Tuesday, May 19, 2009
La Nuit Des Musees
This post could also be titled "Free things to do in Paris once a year".
Saturday night was La Nuits Des Musees when most of the museums of Paris, and museums in many other european cities, open their doors for free from 7pm until midnight or 1am.
Unfortunately we also had a friend in town that weekend, so it was a balance between spending some time with them (as you do, there's nothing quite like spending time with friends in foreign cities) and visiting some museums.
We all met up at a bar in Beauborg and walked along the Seine to the Musee D'Orsay, a former train station in Paris.
Musee D'Orsay is a relatively small museum which we hoped wouldn't have too many people queued up to enter, and it also contains a good mix of (mainly french) art created between 1848 and 1914. But unfortunately our friend began tiring quite early, so after an hour or so we wandered off to dinner.
After dinner we left our friend to head home and we wandered off to see something a bit different at Musée du Moyen Âge which houses a collection of important medieval artifacts including sculptures, works of gold, ivory, tapestries (including the The Lady and the Unicorn tapestries), antique furnishings, and illuminated manuscripts.
It was interesting and very welcome to be queueing at 11pm at night, surrounded by a large number of 20-something year olds all seemingly excited about visiting the museum. In Australia I can only imagine such queues for a sporting event, and at 11pm one would expect such people to be queuing for a night club.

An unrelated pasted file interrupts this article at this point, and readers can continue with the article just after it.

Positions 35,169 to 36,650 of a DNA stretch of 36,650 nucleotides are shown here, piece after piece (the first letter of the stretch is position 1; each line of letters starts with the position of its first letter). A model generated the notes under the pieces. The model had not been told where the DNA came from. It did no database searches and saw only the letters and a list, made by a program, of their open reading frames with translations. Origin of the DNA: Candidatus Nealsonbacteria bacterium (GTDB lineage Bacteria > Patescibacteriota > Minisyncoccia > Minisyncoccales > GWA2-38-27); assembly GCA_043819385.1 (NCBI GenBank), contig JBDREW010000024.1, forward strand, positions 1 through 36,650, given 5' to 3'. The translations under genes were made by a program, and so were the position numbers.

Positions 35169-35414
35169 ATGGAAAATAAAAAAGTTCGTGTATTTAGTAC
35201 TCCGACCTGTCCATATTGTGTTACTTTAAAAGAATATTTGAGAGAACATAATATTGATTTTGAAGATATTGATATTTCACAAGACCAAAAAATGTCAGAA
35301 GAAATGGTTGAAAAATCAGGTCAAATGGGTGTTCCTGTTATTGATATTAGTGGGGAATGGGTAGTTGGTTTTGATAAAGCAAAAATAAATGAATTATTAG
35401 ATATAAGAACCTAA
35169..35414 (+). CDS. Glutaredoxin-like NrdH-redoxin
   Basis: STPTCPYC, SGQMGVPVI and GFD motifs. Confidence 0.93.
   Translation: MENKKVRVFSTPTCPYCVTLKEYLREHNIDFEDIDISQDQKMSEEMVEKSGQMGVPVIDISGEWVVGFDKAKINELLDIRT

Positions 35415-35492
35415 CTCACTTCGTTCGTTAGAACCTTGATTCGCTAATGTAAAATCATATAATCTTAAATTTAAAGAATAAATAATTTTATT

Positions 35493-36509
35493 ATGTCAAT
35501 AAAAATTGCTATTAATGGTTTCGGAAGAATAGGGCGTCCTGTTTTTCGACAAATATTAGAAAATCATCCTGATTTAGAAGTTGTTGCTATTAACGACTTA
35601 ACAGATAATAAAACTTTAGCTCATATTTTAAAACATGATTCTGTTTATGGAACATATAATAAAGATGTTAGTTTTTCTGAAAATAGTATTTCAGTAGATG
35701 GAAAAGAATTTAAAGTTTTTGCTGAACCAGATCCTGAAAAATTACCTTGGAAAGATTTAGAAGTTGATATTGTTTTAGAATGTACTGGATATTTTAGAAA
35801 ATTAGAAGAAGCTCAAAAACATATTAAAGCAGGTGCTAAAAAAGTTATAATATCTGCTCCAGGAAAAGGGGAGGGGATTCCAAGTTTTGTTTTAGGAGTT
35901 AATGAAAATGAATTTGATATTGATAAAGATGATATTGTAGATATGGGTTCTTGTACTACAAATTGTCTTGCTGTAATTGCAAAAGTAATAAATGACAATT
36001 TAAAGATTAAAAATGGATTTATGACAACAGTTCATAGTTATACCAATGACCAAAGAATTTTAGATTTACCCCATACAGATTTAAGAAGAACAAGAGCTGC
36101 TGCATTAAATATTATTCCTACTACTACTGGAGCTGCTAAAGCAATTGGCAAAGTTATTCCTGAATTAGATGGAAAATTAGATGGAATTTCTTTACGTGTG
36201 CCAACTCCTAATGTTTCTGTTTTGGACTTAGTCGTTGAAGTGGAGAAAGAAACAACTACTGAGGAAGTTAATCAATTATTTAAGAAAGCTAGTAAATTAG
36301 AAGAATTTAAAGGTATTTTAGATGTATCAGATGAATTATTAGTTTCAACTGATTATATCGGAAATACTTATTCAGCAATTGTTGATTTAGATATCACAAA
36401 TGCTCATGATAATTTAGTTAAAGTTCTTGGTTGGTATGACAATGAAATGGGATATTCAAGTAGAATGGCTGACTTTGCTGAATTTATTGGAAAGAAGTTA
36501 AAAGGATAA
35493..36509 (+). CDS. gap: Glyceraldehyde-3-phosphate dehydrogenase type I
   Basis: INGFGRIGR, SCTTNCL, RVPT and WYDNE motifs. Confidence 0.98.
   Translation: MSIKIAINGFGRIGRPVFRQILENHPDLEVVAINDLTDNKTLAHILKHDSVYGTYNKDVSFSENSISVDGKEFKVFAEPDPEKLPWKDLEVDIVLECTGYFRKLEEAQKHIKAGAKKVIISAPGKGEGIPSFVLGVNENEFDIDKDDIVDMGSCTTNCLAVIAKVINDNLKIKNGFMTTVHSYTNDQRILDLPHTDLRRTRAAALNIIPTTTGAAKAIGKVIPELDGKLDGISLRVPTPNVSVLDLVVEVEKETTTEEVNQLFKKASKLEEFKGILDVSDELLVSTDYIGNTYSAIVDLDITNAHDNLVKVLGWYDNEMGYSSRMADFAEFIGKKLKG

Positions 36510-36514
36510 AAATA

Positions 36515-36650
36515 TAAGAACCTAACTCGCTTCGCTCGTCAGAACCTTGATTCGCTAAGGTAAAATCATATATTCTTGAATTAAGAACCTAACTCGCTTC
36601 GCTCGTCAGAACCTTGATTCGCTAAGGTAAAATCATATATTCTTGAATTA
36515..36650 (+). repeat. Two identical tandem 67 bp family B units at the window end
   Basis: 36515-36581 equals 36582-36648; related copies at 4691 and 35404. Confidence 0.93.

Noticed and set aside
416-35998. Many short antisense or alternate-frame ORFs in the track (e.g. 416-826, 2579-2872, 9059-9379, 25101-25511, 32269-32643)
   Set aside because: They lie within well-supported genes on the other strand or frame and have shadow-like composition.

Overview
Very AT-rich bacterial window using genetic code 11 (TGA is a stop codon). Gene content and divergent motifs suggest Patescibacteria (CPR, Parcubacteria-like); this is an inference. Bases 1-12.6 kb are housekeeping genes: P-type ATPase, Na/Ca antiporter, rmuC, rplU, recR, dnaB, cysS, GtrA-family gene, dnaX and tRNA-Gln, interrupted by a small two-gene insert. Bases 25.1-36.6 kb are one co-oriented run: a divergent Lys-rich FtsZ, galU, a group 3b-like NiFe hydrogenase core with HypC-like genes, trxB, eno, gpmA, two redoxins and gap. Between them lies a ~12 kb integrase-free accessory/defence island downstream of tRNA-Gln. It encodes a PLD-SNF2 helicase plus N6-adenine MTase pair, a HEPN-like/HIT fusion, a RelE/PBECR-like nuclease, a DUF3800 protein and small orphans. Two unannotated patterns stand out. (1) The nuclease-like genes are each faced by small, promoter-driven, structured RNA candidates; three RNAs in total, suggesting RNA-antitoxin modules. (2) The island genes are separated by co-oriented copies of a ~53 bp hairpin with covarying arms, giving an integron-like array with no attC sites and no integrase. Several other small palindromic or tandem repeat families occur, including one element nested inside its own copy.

The building which houses the collection is the Hôtel de Cluny, constructed around 1334 (on the remains of Gallo-Roman baths dating from the third century) and the former town house (hôtel) of the abbots of Cluny. It is quite possibly the finest example still standing of medieval architecture in Paris.
I was also wanting to visit the Musée des arts et métiers to witness Foucault's Pendulum doing it's thing at midnight in the room made famous in Umberto Eco's novel called Foucault's Pendulum, but sadly we ran out of time.
But what a great idea, keeping museums open until (after) midnight, and for free!